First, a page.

/ creation-2 The Electrolab CNC. © Jean-Philippe Renoult

“Fablab Opera”, let yourself be shaken by the sound of machines

Having written for Makery the soundtrack of lab machines, Jean-Philippe Renoult composed “Make Sound, binaural Fablab Opera” for one of the most prestigious art radio program in the world.

What of artists being involved in fablabs? In March 2016, when we started having discussions with Jean-Philippe Renoult, sound artist supporter of field recording, about a column for Makery on the sound of fablab machines, we had no idea that one day an opera would conclude the project…

Jean-Philippe Renoult at ZKM in November 2017 with his shruti-box. © ADC

Makesound began in April 2016 on Makery with the Woma laser cutter in Paris. Jean-Philippe Renoult, who takes his microphone with him everywhere throughout the world when he is not performing on his amplified shruti-box (an ancient Indian instrument with bellows, kind of harmonium without a keyboard), remixes the Bettencourt affair wiretapping as well as the sound of a 118m high and 347,000 m3 gasometer… For Makery, he created the Makesound column, a binaural immersion (i.e. for the layman, listening in 3D), at the heart of makers’ machines. 3D printer, vinyl cutter, CNC and even glass melting furnace are thus magnified by the artist. Each of the eight episodes distilled on Makery was designed as the portrait of a machine in a specific place, making the soundtrack of labs.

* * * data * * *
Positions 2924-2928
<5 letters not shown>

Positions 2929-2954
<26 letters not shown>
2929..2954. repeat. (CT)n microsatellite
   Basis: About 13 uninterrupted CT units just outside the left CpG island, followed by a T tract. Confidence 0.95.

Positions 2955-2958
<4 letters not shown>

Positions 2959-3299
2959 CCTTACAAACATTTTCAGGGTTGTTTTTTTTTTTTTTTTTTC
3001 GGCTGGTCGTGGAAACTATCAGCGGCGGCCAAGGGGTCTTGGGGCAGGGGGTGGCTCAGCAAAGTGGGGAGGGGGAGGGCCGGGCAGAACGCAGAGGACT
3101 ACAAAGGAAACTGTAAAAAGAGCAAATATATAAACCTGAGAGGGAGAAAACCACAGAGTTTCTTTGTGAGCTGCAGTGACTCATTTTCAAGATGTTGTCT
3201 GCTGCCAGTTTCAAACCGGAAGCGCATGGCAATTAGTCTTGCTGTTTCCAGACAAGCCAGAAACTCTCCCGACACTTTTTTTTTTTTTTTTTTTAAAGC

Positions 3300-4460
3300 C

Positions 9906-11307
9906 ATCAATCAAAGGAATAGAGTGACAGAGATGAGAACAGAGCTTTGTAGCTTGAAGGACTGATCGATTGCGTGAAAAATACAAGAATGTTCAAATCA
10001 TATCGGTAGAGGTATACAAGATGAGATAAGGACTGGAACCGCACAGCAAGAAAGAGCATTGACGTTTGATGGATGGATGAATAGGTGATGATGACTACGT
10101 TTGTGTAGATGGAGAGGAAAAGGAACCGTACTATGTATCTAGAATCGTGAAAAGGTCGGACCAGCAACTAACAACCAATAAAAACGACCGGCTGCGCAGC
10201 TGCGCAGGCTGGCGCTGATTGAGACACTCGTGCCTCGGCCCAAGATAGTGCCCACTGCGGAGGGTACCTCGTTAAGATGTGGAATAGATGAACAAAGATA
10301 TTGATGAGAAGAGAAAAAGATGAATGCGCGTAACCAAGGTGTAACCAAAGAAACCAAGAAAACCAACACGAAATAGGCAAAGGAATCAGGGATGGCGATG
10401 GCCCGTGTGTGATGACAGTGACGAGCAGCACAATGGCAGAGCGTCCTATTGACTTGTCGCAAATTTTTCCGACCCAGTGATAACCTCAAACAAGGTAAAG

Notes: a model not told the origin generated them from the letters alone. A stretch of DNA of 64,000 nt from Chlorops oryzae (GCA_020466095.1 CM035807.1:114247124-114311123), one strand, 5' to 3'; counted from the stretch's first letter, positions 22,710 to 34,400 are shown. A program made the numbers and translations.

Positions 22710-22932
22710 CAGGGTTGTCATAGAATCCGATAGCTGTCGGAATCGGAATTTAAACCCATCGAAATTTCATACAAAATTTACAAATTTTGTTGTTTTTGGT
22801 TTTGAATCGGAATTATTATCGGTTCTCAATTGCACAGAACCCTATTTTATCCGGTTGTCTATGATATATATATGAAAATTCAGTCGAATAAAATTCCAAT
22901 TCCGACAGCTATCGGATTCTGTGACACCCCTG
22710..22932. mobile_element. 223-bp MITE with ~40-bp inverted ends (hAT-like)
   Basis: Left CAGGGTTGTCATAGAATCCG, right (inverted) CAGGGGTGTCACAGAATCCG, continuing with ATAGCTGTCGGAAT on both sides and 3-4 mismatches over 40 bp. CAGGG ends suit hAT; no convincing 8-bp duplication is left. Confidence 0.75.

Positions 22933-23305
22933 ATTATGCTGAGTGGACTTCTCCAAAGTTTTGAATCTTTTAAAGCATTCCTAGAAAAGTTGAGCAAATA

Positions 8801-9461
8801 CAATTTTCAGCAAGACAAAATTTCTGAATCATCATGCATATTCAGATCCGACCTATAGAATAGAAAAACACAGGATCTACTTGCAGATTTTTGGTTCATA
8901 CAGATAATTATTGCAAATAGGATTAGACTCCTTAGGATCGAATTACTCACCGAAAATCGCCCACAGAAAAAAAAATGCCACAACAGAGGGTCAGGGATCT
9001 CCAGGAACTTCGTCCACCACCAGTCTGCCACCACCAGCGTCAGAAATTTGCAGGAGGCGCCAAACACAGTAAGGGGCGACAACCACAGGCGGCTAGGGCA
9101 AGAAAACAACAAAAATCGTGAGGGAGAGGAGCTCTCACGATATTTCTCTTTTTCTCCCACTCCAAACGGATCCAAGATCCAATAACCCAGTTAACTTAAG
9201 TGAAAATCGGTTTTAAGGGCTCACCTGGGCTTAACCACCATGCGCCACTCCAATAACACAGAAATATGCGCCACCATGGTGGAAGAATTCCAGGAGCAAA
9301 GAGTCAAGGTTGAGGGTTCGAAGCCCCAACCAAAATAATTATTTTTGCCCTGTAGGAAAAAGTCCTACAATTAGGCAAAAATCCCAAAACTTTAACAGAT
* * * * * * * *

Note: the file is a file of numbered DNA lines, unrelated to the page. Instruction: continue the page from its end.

And then, on Sunday January 7, 2018, as part of the weekly program Kunstradio (art-radio) of the Austrian national radio ORF, a long version of these recordings was broadcast, entitled Make Sound, binaural Fablab Opera. An opera of makers’ machines!

To be listened to with headphones, the fablab opera starts gently, between clinking and almost drum rolls. And then it grows louder and the sound of machines surrounds us, infiltrates us and surpasses us. “I dismantled the machines one by one, explains Jean-Philippe Renoult, I took them to pieces and carried out a redesign: I reconstituted a kind of meta-machine, like a Frankenstein of machines! I didn’t want to make an accurate portrait of lab machines but use binauralization as a means to hear something bigger than a machine from an impossible listening point.”

The most informed will still identify the sound of the CNC or the perforating machine. But is this really useful? Make Sound, binaural Fablab Opera goes beyond the world of fabrication workshops. The artist takes us on board an oppressing, Orwellian, fantastic futuristic sound journey. The CNC beast roars. The binaural sound feeds the sound loop that literally wraps you up when listening, between Blade Runner, Planet of ApesSoylent Green… A totally unheard of sound universe that uses the sound material of fablabs for the first time and therefore really lives up to its opera title. We are very proud at Makery to have welcomed the series and the artist!

Listen to the “Fablab Opera” on the Kunstradio website

Listen to the Makesound columns again

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